That notion is dealt with here in Teachers Do Not Engage In Marketing.  Basically, the more economically dynamic your occupation is, the less you see the need for labor unions, because your pay is based on sales.  But we’re not a nation of salesmen – we have to protect the people who have consciously chosen a route which sinks their roots firmly in the middle class.

The I-Don’t-Trust-The-Government Argument.  A more understandable and benevolent response is that we can’t trust the government to use the money it would bring in from taxation, because the government is incompetent and unreliable.  But the alternative is trusting the rich or trusting the corporations to do the same thing – and so far I’m not too impressed with their efforts. 

I think it’s clear that The Government Is Us, The Corporations Are Not.  We can change the government.  We can fire people in the government.  We can appoint people to the government.  If we can’t trust the government, then we either change it or give up, plain and simple. 

I’ll keep building this map as I go, and I think it will be handy for people who are looking for a real overview of the discussion.  Too often, a single, irrational sound bite ends a productive political discussion, and not because of any logical or rhetorical merit, but merely because people don’t know what to say or how to articulate it.

Also, I’d welcome any new responses, any point on either side that I’m missing.  So far a few open points that I’ll be dealing with in the next week or so are:

The Merit-Based Pay System

And the notion that The Old System Isn’t Going To Work Anymore.

Those topics will be linked and summarized when I get the posts up. 

Comments?  Questions?  Threats?  Accusations?  I’m all ears.


Posted by on March 8, 2011 in Issue 5, News/Commentary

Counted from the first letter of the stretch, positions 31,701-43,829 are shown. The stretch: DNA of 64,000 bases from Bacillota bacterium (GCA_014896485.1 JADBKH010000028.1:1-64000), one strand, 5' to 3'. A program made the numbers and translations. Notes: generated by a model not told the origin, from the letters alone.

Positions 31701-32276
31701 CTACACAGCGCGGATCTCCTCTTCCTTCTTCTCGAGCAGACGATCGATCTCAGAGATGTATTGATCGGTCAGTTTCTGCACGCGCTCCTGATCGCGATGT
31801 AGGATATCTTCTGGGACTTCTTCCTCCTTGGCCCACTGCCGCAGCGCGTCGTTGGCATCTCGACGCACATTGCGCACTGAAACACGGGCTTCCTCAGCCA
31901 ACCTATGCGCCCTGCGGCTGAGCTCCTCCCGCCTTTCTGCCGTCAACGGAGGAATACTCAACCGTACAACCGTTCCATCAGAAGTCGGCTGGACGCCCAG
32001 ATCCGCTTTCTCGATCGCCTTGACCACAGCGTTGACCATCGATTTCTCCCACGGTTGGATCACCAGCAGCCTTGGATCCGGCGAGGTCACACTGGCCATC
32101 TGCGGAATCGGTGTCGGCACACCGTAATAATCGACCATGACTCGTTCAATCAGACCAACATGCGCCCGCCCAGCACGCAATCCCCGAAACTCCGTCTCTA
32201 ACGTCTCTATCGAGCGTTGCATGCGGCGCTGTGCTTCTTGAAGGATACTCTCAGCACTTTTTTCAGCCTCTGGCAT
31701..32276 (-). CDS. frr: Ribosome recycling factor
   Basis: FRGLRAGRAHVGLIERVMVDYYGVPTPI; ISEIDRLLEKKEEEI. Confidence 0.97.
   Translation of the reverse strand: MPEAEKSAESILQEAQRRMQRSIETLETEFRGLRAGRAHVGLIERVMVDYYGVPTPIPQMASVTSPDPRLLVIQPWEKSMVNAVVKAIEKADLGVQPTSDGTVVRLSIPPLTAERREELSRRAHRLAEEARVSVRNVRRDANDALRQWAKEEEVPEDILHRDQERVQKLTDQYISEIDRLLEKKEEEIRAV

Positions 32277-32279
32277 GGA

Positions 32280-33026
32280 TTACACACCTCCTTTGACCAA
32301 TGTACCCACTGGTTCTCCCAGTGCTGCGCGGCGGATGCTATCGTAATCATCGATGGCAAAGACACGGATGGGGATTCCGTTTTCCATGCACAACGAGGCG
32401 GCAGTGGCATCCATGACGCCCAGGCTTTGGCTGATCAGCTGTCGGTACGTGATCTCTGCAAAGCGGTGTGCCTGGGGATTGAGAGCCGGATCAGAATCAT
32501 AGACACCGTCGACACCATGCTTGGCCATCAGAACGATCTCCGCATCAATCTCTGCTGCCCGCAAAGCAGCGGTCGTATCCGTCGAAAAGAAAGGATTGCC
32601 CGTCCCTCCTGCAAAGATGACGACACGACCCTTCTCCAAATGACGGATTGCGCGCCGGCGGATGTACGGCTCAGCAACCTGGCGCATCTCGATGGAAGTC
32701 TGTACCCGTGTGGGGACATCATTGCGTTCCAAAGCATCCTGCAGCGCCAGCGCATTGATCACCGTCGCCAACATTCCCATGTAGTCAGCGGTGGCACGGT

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3 responses to “The Middle Class Argument Map

  1. Robert

    March 8, 2011 at 9:20 pm

    Just a couple thoughts for you to consider,

    “extended tax cuts for the wealthy” was a National issue, the Wisconson teachers are a state issue. I agree that giving tax cuts and then saying we have no money for you is disingenuous, but this is apples and oranges.
    “tax cuts encourage growth” argument presupposes that corporations and individuals invest more with lower taxes. You say it hasn’t worked for the last ten years, but if the alternative is to raise those taxes, I guarantee you won’t see any growth or investment.

    • Tom Chalfant

      March 8, 2011 at 10:42 pm

      I am definitely saying that federal money needs to go to the states, in the form of some kind of subsidy for education at all levels. I admit I don’t know much about the mechanism, the way that would manifest, but if we just bailed out Wall Street for 600 billion, then I’m sure we can find a way to use federal money to subsidize education at state and local levels.

      In fact, that’s the investment that would occur with increased tax revenue. If it’s not occuring now, and you’re sure that it wouldn’t occur if we raised taxes, then doing nothing and raising taxes both result in not much growth or investment, but if the money is instead collected in the form of taxes and then invested in education from inner cities to college grants, then the return on that investment would be a workforce that didn’t need a return of a fifties manufacturing base, but instead a population more prepared for whatever new system is going to replace the old one.

      Also, the money invested at that level would definitely remain in the U.S., in that it goes to schools and universities that are right here. The teachers they hire, the contractors, the education dollars then stay here, fueling our economy.

  2. bex

    March 11, 2011 at 2:06 am

    great argument map, Tom, very well-thought out. you know this kind of map is exactly what i wish people running for office would create rather than just spewing sound bites.

    the other day as i was walking up the stairs from the subway there was a guys whose jacket said “Revolution” on the back.